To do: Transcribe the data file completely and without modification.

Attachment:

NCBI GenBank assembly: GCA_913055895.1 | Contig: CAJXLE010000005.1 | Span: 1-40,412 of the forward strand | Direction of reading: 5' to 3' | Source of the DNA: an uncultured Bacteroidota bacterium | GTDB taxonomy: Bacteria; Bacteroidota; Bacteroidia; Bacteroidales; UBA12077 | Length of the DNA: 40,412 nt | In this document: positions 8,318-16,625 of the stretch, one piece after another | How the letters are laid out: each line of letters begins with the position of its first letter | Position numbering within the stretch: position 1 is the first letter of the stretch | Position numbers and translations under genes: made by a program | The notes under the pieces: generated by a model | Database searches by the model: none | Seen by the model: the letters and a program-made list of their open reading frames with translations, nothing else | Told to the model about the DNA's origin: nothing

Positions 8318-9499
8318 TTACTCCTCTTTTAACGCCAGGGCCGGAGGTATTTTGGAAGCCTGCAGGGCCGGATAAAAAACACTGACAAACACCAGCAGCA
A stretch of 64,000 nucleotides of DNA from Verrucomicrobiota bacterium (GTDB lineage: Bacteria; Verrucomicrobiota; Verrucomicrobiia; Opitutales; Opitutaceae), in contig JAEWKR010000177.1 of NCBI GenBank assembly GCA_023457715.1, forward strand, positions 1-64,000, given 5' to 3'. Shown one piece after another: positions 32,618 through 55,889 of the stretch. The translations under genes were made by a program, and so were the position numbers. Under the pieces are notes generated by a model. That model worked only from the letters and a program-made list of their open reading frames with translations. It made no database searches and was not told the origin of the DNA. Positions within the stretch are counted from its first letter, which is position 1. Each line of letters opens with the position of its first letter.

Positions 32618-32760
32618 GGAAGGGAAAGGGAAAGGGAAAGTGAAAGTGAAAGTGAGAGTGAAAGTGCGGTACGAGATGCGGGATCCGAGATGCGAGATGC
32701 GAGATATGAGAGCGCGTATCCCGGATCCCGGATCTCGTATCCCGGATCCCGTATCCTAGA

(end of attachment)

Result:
NCBI GenBank assembly: GCA_913055895.1 | Contig: CAJXLE010000005.1 | Span: 1-40,412 of the forward strand | Direction of reading: 5' to 3' | Source of the DNA: an uncultured Bacteroidota bacterium | GTDB taxonomy: Bacteria; Bacteroidota; Bacteroidia; Bacteroidales; UBA12077 | Length of the DNA: 40,412 nt | In this document: positions 8,318-16,625 of the stretch, one piece after another | How the letters are laid out: each line of letters begins with the position of its first letter | Position numbering within the stretch: position 1 is the first letter of the stretch | Position numbers and translations under genes: made by a program | The notes under the pieces: generated by a model | Database searches by the model: none | Seen by the model: the letters and a program-made list of their open reading frames with translations, nothing else | Told to the model about the DNA's origin: nothing

Positions 8318-9499
8318 TTACTCCTCTTTTAACGCCAGGGCCGGAGGTATTTTGGAAGCCTGCAGGGCCGGATAAAAAACACTGACAAACACCAGCAGCA
A stretch of 64,000 nucleotides of DNA from Verrucomicrobiota bacterium (GTDB lineage: Bacteria; Verrucomicrobiota; Verrucomicrobiia; Opitutales; Opitutaceae), in contig JAEWKR010000177.1 of NCBI GenBank assembly GCA_023457715.1, forward strand, positions 1-64,000, given 5' to 3'. Shown one piece after another: positions 32,618 through 55,889 of the stretch. The translations under genes were made by a program, and so were the position numbers. Under the pieces are notes generated by a model. That model worked only from the letters and a program-made list of their open reading frames with translations. It made no database searches and was not told the origin of the DNA. Positions within the stretch are counted from its first letter, which is position 1. Each line of letters opens with the position of its first letter.

Positions 32618-32760
32618 GGAAGGGAAAGGGAAAGGGAAAGTGAAAGTGAAAGTGAGAGTGAAAGTGCGGTACGAGATGCGGGATCCGAGATGCGAGATGC
32701 GAGATATGAGAGCGCGTATCCCGGATCCCGGATCTCGTATCCCGGATCCCGTATCCTAGA